near enough

Anthony is waiting for me at the door of his flat. A desolate, strangely inert figure, he watches my approach with the hollow expression of someone who’d been standing there a hundred years and forgotten why. When I hold out my hand to say hello, I may as well be practising on an empty jacket.
‘Have a seat,’ I tell him. ‘I’m sorry to disturb you. I promise I won’t take long.’
‘I see’, he says, but makes no move.
‘Your favourite chair,’ I say. ‘How about that one, over by the window?’
He turns to look.
‘Let me help you.’
I guide him gently by the elbow, and sit him down on a worn armchair with a saggy cushion.
‘There! That’s better! Now – can I get you anything? A cup of tea…?’
It all feels slightly odd, as if I’m the one who lives here and he’s the visitor.
‘Coffee,’ he says. ‘Black. No sugar.’
‘Okay! Shan’t be a moment.’
When I walk over to the kitchen area he gets up and follows me, then stands watching as I fill the kettle and get the coffee things together.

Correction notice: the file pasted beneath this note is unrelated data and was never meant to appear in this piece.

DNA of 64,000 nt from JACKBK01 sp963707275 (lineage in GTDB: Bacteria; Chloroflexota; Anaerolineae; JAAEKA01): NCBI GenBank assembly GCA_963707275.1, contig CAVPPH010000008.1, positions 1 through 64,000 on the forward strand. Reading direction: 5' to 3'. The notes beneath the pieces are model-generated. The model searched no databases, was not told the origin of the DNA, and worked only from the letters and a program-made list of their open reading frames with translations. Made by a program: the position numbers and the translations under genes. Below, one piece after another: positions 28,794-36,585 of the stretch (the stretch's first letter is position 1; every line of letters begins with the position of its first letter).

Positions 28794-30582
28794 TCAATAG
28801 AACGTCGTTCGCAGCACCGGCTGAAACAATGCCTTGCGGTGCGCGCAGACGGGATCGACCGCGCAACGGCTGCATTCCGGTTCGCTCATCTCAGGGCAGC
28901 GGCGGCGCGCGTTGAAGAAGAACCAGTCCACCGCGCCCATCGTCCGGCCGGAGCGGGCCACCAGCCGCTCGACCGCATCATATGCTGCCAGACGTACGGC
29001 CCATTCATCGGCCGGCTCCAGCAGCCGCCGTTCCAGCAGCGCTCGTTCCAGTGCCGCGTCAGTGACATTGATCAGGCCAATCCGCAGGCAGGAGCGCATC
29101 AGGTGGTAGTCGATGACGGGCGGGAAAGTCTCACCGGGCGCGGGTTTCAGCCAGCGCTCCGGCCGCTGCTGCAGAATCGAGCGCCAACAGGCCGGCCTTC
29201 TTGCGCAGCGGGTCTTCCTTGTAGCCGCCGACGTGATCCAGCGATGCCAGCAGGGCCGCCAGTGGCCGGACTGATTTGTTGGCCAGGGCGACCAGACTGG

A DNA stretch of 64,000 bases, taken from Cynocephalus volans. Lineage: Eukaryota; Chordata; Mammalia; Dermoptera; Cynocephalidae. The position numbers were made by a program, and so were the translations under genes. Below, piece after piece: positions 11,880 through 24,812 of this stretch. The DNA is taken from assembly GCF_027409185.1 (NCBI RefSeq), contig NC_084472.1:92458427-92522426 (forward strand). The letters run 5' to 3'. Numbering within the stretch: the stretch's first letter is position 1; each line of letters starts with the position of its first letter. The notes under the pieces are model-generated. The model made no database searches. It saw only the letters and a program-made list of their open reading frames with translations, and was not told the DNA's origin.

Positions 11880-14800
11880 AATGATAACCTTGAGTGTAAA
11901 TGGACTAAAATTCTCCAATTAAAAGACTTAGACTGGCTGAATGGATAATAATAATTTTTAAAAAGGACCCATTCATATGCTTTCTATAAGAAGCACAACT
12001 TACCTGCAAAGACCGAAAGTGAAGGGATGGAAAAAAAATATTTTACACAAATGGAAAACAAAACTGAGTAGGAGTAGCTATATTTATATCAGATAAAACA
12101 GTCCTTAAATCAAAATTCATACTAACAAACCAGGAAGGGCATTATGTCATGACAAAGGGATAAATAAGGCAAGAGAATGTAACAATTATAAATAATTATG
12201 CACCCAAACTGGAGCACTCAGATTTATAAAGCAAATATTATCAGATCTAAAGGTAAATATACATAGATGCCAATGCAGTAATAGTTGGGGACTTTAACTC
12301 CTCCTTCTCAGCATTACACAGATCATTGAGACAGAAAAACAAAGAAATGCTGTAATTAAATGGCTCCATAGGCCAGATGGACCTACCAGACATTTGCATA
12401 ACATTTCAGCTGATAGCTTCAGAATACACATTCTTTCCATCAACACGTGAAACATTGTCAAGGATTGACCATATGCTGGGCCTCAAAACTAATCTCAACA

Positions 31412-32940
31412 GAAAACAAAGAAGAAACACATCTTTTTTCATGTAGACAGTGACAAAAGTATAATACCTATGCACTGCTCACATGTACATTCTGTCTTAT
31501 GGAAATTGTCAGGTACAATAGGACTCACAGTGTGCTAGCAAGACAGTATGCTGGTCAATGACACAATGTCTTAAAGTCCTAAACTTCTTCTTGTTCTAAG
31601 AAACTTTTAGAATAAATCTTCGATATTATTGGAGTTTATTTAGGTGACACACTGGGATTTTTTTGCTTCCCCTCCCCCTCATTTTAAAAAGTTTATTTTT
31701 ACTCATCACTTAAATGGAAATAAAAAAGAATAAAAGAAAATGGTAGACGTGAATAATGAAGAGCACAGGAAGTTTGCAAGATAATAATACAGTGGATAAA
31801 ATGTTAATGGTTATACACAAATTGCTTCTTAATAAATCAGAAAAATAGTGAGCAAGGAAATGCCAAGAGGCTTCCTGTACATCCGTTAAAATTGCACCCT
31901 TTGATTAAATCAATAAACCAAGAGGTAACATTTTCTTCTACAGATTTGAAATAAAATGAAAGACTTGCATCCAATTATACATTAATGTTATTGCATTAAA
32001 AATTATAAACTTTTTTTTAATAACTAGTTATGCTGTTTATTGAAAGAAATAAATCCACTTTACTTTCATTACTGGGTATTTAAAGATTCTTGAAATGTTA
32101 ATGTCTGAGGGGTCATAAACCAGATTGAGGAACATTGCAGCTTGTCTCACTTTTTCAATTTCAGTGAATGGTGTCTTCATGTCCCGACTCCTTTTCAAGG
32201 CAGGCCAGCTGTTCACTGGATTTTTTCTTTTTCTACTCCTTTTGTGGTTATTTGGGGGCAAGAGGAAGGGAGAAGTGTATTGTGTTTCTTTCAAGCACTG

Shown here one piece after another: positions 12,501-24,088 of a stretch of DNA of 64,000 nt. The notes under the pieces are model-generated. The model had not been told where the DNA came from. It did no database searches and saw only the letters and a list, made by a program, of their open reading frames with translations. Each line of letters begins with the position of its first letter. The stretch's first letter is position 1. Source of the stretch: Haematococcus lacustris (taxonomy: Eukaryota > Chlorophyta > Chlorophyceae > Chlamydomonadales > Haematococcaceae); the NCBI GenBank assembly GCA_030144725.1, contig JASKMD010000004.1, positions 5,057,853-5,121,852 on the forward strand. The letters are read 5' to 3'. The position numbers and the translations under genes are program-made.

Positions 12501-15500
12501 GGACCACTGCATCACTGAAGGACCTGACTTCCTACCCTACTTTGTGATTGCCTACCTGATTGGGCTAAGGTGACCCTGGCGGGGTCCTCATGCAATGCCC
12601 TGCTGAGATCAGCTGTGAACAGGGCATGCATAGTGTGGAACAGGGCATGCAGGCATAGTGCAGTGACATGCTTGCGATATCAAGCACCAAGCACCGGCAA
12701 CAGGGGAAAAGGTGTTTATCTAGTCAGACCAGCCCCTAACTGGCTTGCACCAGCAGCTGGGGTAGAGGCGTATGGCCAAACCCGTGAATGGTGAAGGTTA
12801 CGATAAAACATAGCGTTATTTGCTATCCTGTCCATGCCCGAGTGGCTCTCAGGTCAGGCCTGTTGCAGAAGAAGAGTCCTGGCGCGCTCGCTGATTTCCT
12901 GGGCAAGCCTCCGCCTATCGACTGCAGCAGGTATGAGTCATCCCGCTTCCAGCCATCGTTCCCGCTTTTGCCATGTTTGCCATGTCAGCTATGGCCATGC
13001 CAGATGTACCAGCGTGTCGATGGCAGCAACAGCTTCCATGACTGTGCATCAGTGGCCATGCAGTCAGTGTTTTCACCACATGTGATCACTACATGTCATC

‘I love all your pictures,’ I tell him.
I’ve never seen so many. All four walls of the sitting room are covered with framed photos of all sizes, mostly cats and dogs, but a few family portraits, too. There’s one prominent picture – a man in a naval officer’s uniform, standing at the wheel of a ship.
‘Is that you?’ I ask him.
‘Everyone says that.’
‘Is it, though?’
‘Wow. Were you in the navy?’ I stir the coffee and gesture for us to go back to the chair.
‘I was on a cruise,’ he says, with surprising fluency. ‘You could pay ten pounds and have your photo taken dressed up at the wheel.’
He goes back to the chair. When he sits down, he rests his hands right and left, puts his feet just so, and his head in neutral alignment.
‘There!’ I say, drawing up a carved elephant stool and placing the coffee cup within reach.
Just behind him is another framed picture – this one an old playbill – John Gielgud’s production of The Importance of Being Earnest, Globe Theatre, London.
‘That would’ve been something,’ I tell him, taking out my obs kit. ‘What a cast! Jack Hawkins, Margaret Rutherford. Edith Evans…. A handbag?
‘Look at the date,’ he says, turning his head slowly, his chin parallel with the parquet floor. ‘I bought it because of the date.’
I lean in to look a little more closely. October 10th, 1939.
‘Oh! The war! Was that the date war was declared?’
‘No,’ he says, turning to the front again. ‘September 3rd. But it’s near enough.’

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